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Subject:Using capital letters From:Chuck Martin <cmartin -at- SEEKERSOFT -dot- COM> Date:Fri, 8 Aug 1997 10:56:10 -0700
Why wait for the weekend? It sound like this writer has a somewhat severe
case of Capitalitis. Perhaps she used to be a headline writer when many
newspapers used this style (unfortunately, some still do).
In your example, capitalizing the adjective for LED is in no way called
for. Besides, "red" is far too ambiguous (I'm assuming this LED has a
label). Use the label rather than the color: "The Power Off LED...."
It's difficult to address the second instance without knowing what is being
described. I may or may not capitalize the "p" in "panel," depending on if
it appears in the actual name of the described object. But (relating this
to describing software), I wouldn't say "Alarm Dialog Box;" the dialog box
title would be simply "Alarm," so the correct denotation would be "Alarm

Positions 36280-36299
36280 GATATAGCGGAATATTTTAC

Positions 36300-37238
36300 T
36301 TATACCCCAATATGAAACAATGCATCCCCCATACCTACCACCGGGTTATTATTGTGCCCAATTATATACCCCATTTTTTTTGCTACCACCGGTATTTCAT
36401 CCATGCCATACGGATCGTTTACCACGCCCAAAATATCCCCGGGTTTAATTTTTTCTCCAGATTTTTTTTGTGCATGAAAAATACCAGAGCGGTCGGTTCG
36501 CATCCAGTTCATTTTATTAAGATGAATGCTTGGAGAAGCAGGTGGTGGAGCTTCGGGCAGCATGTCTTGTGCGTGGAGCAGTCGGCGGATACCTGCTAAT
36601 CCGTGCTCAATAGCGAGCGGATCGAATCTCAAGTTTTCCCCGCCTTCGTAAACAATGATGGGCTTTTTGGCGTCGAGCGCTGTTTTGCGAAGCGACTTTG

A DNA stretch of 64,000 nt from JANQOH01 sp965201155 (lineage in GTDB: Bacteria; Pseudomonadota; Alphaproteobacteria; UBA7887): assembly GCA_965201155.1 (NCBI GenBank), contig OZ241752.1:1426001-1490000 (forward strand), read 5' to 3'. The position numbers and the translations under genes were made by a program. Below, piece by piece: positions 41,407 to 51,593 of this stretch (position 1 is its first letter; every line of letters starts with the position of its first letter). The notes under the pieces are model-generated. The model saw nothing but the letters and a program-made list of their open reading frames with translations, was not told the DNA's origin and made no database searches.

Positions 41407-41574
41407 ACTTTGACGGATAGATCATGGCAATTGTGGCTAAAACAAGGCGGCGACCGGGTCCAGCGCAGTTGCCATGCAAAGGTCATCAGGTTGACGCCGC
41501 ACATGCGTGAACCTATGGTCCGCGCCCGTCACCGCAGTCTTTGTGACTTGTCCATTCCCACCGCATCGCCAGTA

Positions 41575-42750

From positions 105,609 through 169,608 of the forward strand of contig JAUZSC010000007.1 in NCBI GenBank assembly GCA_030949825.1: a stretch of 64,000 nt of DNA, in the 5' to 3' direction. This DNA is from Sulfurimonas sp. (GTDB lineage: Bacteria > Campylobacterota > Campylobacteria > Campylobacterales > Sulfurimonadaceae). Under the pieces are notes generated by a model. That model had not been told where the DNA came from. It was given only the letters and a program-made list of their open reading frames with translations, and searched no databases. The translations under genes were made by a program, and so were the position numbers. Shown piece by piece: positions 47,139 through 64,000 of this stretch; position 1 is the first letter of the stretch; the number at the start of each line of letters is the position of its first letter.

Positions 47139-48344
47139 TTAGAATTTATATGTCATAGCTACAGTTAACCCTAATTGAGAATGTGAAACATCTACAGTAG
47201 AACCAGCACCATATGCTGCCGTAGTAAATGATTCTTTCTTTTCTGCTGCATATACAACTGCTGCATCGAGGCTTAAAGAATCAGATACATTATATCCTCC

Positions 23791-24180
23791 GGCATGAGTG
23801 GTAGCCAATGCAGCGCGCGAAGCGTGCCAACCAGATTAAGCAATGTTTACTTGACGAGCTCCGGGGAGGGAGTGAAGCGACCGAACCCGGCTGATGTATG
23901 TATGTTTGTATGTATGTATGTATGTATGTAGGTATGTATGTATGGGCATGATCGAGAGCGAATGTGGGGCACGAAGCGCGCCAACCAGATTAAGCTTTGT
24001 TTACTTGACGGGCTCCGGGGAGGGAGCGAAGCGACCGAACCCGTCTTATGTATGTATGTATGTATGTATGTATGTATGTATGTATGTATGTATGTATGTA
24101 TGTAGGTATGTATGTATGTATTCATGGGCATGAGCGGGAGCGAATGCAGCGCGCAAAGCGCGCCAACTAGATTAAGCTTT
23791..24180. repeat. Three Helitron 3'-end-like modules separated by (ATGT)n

I suppose we should be grateful that she doesn't write "key words" in all
> A question for the weekend.
>A tech writer who recently joined my company uses capital letters in
>a way I can't quite follow and am not very keen about. She just
>handed in a manual with sentences like:
>The Red LED on the Alarm Panel will be lit.
>The Display scrolls through the options.
>When I asked her about it she said that these were key words.
> I can't see what benefit it is the the user
>to have 'red', display or 'alarm panel' et al written like that. I have to
>to get everyone writing in the same style and as most manuals are
>written by engineers feel I'm asking for problems to tell them to
>write the first letter of key words with a capital letter. Then it
>all gets translated into 8 languages, with their associated usages of
>capital letters. And what may only be one word in English can become
>a few in another language. I want a simple life.
>What do others think?
"You don't look American"
"Everyone looks American, because Americans are from everywhere"
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